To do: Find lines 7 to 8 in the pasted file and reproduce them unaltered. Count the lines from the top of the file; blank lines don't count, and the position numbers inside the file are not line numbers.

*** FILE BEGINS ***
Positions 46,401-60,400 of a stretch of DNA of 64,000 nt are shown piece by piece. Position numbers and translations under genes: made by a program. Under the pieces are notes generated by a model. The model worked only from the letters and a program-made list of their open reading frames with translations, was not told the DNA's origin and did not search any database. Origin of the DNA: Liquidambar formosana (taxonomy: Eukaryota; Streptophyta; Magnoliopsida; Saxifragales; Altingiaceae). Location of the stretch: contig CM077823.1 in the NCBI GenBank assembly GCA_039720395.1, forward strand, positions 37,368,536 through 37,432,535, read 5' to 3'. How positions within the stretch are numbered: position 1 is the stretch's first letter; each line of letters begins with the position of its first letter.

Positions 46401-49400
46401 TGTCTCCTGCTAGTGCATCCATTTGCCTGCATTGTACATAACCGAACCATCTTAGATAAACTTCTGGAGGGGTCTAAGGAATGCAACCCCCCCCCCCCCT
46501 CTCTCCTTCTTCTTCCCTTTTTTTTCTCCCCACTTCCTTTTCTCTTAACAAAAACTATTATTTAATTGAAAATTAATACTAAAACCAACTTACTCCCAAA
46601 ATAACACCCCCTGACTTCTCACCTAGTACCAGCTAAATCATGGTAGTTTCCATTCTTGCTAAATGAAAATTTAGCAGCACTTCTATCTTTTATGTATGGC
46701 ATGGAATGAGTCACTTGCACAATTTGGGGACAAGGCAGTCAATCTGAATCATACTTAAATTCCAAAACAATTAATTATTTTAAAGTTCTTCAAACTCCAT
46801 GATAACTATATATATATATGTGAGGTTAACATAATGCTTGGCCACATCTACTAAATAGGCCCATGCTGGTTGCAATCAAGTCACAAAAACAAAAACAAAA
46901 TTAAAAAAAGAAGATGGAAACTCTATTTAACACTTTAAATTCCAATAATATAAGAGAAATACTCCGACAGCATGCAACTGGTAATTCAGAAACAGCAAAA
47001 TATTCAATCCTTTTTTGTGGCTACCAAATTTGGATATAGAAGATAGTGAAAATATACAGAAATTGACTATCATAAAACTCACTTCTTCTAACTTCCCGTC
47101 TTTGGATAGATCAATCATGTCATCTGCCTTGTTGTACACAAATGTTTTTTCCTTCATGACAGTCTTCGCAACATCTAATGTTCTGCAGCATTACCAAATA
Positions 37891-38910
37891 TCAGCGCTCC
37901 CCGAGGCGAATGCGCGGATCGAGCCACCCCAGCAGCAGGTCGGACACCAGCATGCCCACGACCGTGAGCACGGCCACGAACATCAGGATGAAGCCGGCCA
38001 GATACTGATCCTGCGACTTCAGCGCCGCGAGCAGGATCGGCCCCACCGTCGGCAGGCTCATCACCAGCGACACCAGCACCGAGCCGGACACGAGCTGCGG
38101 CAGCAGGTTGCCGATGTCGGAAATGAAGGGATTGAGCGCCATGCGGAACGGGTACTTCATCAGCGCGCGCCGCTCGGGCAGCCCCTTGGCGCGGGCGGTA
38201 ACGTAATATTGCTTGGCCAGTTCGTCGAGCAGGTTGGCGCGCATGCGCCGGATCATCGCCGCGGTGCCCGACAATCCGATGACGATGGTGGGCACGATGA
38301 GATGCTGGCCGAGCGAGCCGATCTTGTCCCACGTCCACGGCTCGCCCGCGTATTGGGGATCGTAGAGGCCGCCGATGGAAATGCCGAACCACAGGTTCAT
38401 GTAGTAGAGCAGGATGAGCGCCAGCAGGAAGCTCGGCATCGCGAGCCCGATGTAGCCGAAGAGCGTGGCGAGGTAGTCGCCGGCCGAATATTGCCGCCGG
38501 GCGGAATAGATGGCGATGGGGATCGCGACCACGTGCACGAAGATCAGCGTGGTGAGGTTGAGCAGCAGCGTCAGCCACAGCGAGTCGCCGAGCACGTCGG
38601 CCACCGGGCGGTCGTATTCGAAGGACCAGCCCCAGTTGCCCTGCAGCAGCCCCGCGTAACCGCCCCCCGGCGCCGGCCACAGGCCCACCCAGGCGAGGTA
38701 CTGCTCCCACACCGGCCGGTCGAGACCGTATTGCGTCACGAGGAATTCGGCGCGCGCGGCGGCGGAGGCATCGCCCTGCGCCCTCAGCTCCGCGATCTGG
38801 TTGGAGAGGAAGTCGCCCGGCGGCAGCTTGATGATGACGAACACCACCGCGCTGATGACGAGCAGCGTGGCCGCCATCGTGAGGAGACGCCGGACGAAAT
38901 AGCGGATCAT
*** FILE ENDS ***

46801 GATAACTATATATATATATGTGAGGTTAACATAATGCTTGGCCACATCTACTAAATAGGCCCATGCTGGTTGCAATCAAGTCACAAAAACAAAAACAAAA
46901 TTAAAAAAAGAAGATGGAAACTCTATTTAACACTTTAAATTCCAATAATATAAGAGAAATACTCCGACAGCATGCAACTGGTAATTCAGAAACAGCAAAA